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From Nick Bauman <n...@cortexity.com>
Subject Re: Catalina + Apache
Date Fri, 19 Jan 2001 19:56:46 GMT
Craig,

These design goals are AWESOME. It makes much more sense to do this
way. However, I _did_ do this as you mentioned: I have *.jsp and *.j
mapped to specific servlets in my ROOT/WEB-INF/web.xml and all I got was
the output of index.jsp as something Netscape had to download. telnetting
to the webserver port revealed that the index.jsp was being served by
Apache, not Catalina.

I'll mess around with it this weekend and see if I can get it to work "as
advertised" and report back my results, but I have a couple of guys
waiting on a servlet container that works with our *.j framework to test
today, so I'm temporarily falling back to 3.2.

I'm really happy that this approach is being followed as it's much more
(ultimately) intuitive than the way it's done in 3.2 because it's simpler.

Thanks again,

-Nick

On Fri, 19 Jan 2001, Craig R. McClanahan wrote:

> Nick Bauman wrote:
> 
> > On Fri, 19 Jan 2001, Craig R. McClanahan wrote:
> >
> > > Nick Bauman wrote:
> > >
> > > > Uhhh, I just realized something
> > > >
> > > > With TC 3x, you could map an extension from Apache to the servlet engine
> > > > with an AddHandler directive. I see nothing like this for TC4. Can someone
> > > > enlighten me?
> > > >
> > >
> > > The design goals for mod_webapp say that it should respect web.xml mappings
--
> > > in other words, if you added a <servlet-mapping> entry for "*.foo" to
a
> > > particular servlet, then that is what would happen at runtime.
> >
> > I totally do not understand this! I'm dense or something: How does Apache
> > / DSO* know about something in the web.xml?
> >
> 
> This is the key architectural difference between mod_webapp and the current generation
> of connectors.  When mod_webapp establishes its initial connection from Apache to
> Tomcat, the configuration information (extracted from the property getters of the
> internal Context object) is sent back to the connector in order to configure
> everything about this particular webapp.
>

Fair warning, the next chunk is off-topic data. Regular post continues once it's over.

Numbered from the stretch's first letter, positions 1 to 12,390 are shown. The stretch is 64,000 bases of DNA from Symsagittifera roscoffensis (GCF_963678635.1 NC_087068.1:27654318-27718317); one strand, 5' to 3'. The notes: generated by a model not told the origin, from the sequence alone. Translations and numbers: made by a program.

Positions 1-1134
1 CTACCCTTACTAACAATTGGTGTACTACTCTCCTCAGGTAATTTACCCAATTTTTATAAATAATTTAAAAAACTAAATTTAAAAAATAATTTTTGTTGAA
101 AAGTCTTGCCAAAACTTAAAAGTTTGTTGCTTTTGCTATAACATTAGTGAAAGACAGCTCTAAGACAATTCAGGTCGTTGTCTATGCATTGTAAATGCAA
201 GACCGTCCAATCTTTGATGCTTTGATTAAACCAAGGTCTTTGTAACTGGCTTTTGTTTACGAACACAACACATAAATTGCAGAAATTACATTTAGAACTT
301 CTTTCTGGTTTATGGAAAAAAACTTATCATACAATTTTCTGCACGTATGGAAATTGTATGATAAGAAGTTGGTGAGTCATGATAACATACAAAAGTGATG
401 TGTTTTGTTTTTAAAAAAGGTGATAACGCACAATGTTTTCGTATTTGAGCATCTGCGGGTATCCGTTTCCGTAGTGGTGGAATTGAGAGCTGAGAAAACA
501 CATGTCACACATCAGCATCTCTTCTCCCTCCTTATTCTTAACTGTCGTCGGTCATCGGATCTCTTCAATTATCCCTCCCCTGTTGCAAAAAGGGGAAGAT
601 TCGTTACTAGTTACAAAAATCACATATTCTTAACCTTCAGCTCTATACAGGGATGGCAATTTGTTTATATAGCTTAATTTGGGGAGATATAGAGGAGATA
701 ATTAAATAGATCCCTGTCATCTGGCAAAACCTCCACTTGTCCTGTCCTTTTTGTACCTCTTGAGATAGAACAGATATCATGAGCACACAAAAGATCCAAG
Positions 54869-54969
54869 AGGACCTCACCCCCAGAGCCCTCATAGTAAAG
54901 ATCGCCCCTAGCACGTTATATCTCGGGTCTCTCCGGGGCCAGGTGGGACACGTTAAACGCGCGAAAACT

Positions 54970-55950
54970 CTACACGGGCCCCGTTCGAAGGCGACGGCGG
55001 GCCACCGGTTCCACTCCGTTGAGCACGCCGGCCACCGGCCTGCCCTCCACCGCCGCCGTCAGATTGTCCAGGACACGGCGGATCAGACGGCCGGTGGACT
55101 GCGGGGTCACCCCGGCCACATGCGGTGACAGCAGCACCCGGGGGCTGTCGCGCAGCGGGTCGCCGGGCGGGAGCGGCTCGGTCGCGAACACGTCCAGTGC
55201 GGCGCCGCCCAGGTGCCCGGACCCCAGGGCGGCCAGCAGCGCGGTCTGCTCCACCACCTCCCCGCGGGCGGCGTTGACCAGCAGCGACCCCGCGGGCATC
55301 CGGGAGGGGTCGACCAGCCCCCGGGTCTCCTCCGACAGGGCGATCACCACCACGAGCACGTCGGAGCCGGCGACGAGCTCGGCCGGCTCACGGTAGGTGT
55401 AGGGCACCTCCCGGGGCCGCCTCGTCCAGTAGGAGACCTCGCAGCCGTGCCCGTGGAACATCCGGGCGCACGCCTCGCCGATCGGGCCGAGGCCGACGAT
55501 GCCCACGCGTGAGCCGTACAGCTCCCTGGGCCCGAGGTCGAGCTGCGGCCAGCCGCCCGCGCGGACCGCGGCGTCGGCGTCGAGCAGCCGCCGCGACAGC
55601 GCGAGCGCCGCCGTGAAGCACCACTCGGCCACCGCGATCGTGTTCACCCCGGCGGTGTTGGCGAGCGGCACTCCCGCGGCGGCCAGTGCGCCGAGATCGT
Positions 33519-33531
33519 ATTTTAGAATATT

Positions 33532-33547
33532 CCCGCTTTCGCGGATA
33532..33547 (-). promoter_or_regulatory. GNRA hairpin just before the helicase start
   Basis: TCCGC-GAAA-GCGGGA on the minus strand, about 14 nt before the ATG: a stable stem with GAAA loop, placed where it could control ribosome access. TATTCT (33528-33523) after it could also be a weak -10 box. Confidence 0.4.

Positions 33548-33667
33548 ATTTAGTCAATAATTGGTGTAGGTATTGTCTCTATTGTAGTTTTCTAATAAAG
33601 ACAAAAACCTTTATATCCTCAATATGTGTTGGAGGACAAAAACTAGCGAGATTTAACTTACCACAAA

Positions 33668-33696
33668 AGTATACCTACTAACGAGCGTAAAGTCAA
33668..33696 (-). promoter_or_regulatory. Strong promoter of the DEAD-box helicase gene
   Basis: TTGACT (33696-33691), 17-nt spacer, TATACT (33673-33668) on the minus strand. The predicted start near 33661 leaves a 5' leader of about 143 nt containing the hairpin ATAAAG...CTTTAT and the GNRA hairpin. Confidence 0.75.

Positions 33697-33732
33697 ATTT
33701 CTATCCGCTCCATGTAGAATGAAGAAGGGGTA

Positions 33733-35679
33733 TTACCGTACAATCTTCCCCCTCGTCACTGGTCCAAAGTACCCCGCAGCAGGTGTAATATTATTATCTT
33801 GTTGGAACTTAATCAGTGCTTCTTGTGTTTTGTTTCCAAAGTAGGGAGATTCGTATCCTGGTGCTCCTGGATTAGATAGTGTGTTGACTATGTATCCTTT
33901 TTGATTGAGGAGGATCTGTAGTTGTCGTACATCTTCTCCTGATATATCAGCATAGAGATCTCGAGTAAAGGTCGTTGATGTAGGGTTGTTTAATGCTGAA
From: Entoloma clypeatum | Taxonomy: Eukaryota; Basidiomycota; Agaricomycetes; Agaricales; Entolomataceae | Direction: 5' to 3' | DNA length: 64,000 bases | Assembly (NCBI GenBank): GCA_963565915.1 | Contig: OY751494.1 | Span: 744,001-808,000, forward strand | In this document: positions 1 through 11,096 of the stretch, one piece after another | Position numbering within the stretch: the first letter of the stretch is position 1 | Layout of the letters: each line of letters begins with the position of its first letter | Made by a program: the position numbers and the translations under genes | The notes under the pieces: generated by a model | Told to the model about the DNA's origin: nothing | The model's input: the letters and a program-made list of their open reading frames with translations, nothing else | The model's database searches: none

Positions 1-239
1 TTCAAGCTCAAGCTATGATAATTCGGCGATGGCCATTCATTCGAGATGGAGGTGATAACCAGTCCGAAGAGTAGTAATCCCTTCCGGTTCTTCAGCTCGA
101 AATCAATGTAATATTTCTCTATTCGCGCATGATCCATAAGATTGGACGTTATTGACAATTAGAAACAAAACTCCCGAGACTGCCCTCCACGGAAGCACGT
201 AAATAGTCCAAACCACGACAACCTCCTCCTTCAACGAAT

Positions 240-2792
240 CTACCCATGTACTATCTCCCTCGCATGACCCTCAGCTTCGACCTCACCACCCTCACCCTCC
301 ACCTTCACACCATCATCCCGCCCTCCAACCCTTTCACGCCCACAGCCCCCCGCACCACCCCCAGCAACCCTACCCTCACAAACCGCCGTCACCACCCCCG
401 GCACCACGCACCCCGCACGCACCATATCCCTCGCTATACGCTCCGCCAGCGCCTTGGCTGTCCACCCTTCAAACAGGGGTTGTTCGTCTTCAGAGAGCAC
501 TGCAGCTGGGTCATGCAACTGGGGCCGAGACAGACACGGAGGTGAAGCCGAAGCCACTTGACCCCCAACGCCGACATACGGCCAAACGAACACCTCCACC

> >From the sysadmin perspective, this means we can forget all about having to configure
> things twice (once in httpd.conf and once in web.xml).  It's also a requirement of the
> 2.3 spec -- if we create a "servlet container" using Apache+Tomcat together, it (the
> combination) must still obey all the servlet spec requirements, including respecting
> things in web.xml.
> 
> >
> > If I grok you, this still relies on having /foo mapped to the servlet
> > container in Apache. I'm in a situation where Apache's DocumentRoot _is
> > the same as_ the top level of the WAR, but I want Apache to serve the
> > *.html and *.gif and *.jpg and *.png and I want Tomcat to only do the *jsp
> > and a special mapping (in this case *.j).
> >
> 
> Then what you'd want is to configure the ROOT webapp to have a context base equal to
> your Apache document root.  If you want things mapped to servlets, just do them with
> <servlet-mapping> entries *exactly* like you would for Tomcat stand-alone.  As
I
> mentioned earlier, the connector takes over the "default servlet" mapping, so it will
> handle everything that is *not* explicitly mapped to a servlet (i.e. all the static
> files).
> 
> Again, this is all the design goals -- I have not tested the current implementation to
> see if it achieves these goals yet.  In particular, I recall seeing bug reports about
> mapping the ROOT context.
> 
> >
> > > The primary difference between Tomcat 4.0 stand alone and Tomcat 4.0 behind
> > > Apache is the mapping for the "default" servlet.  In the stand-alone case,
this
> > > is mapped to the Tomcat servlet that serves static resources.  In the connected
> > > case, they would be served by Apache.
> >
> > I don't see how this works in my case. I'm being dense, I think.
> >
> 
> If you were running Tomcat stand-alone, you would accomplish the goal of mapping *.j
> files to a particular servlet like this (in your webapp's web.xml file):
> 
>     <servlet>
>         <servlet-name>MyServlet</servlet-name>
>         <servlet-class>com.mycompany.mypackage.MyServlet</servlet-class>
>     </servlet>
> 
>     <servlet-mapping>
>         <servlet-name>MyServlet</servlet-mapping>
>         <url-pattern>*.j</url-pattern>
>     </servlet-mapping>
> 
> and this rule would get applied to all incoming requests -- a request for "foo.j"
> would be sent to your servlet, while a request for "foo.html" would be handled by the
> default file-serving servlet.
> 
> In Tomcat4+Apache, you do *exactly* the same thing.  The only difference at runtime is
> that Apache becomes the "default file-serving servlet" instead of the servlet inside
> Tomcat.
> 
> Does that help?
> 
> >
> > > At any rate, this is the theory -- Pier can comment on current practice.  I
know
> > > he's working on a bunch of bug fixes for the originally reported problems.
> > >
> > > Craig
> >
> > I would like to have it work in my case, but in order for me to help make
> > it happen, I need to understand the goal, which I don't understand. If you
> > or Pier can nurse me along a bit, I will work on making it happen in my
> > case (I do know C) and give it back to the community.
> >
> > Thanks a ton anyway, Craig.
> >
> > --
> > Nicolaus Bauman
> > Software Engineer
> > Simplexity Systems
> >
> 
> Craig
> 
> 
> 
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-- 
Nicolaus Bauman
Software Engineer
Simplexity Systems



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